Britain prepares for the introduction of Pfizer’s COVID-19 vaccine this week

LONDON (Reuters) – Britain prepares to become the first country to roll out the Pfizer / BioNTech COVID-19 vaccine this week, with the shot initially made available in hospitals before distributing supplies to doctor’s clinics, said the government Sunday.

The first doses will be administered on Tuesday, with the National Health Service (NHS) giving top priority to vaccinating the over-80s, primary care workers and nursing home workers and residents.

Britain last week approved the emergency vaccine developed by Pfizer and BioNTech, leading them in the global race to start the most pivotal mass vaccination program in history.

In all, Britain has ordered 40 million doses – enough to vaccinate 20 million people in the country of 67 million.

Approximately 800,000 doses are expected to be available in the first week.

The first doses arriving from Belgium will be stored in secure locations across the country, where they will be quality controlled, according to the Ministry of Health.

The Pfizer / BioNTech vaccine has tough storage requirements. It should be stored at -70C (-94F) and will only last for five days in a regular refrigerator.

For that reason, the Ministry of Health said the vaccine would first be administered in 50 hospitals. It said it would take a few hours to thaw and prepare each vaccine for use.

NHS England has written to GPs telling them to start giving vaccinations through local doctor services from December 14.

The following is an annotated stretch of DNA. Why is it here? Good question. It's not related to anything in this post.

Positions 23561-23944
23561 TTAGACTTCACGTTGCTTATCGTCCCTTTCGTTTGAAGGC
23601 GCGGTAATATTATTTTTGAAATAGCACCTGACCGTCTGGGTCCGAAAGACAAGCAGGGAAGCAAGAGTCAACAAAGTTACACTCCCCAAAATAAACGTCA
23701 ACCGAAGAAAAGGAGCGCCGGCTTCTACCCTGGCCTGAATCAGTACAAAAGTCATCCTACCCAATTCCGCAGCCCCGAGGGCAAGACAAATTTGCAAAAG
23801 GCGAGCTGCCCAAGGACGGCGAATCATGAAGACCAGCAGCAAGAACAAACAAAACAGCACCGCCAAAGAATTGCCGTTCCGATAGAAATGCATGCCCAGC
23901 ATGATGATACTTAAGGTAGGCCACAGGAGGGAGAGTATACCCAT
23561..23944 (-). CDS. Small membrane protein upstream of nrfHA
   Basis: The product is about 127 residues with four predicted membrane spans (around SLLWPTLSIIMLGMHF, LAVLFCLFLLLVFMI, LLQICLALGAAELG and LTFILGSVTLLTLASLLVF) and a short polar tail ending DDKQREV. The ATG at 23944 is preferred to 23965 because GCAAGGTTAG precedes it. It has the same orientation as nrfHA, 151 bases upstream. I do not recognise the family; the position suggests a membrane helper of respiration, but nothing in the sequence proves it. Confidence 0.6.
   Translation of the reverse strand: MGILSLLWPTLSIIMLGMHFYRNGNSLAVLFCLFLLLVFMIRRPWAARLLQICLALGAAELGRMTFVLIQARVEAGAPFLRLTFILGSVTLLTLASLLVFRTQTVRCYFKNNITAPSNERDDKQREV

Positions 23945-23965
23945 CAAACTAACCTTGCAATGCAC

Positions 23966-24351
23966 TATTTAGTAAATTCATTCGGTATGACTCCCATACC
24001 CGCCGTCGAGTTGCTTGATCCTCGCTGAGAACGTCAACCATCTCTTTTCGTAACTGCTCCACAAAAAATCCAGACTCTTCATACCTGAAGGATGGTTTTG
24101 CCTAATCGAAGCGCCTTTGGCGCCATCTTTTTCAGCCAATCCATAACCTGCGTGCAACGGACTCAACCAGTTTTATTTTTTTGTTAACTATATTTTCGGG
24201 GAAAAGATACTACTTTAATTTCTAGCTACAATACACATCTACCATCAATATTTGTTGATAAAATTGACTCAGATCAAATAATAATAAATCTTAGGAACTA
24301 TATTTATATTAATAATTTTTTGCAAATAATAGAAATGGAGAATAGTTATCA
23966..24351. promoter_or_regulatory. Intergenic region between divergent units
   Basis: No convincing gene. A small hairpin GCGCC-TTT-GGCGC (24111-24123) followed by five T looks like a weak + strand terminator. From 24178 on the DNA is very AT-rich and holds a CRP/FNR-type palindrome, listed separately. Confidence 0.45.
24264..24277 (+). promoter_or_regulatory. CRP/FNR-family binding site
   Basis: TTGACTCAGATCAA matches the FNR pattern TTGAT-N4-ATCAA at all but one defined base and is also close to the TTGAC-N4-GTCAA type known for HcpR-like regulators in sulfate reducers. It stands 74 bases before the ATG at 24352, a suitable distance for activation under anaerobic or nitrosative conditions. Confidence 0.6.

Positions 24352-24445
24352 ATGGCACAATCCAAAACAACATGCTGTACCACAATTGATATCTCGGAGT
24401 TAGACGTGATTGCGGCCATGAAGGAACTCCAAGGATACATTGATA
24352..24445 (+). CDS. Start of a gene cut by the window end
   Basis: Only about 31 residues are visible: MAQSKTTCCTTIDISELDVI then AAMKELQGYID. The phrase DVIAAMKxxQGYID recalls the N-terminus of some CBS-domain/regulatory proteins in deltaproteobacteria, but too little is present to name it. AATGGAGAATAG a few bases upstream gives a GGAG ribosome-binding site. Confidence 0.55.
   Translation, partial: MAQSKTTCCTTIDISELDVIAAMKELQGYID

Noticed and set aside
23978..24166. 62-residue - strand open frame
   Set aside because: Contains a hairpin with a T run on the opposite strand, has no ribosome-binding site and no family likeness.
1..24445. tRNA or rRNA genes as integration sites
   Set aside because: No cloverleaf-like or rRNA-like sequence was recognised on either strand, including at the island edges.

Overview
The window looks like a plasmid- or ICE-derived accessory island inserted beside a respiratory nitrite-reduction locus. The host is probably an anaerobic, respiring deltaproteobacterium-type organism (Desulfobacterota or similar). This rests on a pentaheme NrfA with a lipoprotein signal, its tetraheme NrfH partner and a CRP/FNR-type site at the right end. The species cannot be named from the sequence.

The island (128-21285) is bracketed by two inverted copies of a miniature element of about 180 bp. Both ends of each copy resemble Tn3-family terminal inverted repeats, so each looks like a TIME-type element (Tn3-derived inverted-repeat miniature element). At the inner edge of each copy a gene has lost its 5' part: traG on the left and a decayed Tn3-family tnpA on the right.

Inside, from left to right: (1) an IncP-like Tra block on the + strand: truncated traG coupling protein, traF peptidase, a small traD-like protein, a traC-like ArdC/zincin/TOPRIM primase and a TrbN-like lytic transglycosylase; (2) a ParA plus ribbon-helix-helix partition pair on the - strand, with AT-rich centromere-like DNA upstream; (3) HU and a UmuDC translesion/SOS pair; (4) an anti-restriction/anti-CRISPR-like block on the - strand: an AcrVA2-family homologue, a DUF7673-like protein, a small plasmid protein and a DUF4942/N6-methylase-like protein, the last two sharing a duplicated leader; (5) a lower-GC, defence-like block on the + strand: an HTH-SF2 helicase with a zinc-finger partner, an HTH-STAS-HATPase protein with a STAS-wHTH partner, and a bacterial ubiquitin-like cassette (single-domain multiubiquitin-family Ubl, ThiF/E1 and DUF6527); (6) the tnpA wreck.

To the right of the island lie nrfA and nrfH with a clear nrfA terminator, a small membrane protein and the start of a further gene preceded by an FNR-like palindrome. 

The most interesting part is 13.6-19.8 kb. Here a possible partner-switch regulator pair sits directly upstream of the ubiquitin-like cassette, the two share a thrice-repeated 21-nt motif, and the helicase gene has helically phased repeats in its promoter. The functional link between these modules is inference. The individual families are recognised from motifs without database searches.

Rather than running clinics in individual surgeries, groups of local doctors will operate more than 1,000 vaccination centers across the country, the government said.

Boxes of the vaccine contain five packs of 975 doses, but special regulatory approval is needed to split them. A senior medical officer has said that while he hoped it would be possible to split the packages and deliver them directly to care homes, this was not guaranteed.

Britain is one of the first countries to roll out vaccinations outside the context of a clinical trial, raising hopes that the tide could soon turn against a virus that killed nearly 1.5 million people worldwide and hit the global economy.

Russia began distributing its vaccine against Sputnik V COVID-19 through 70 clinics in Moscow on Saturday, although the latest trials have not yet been completed.

Reporting by Alistair Smout; Editing by Helen Popper

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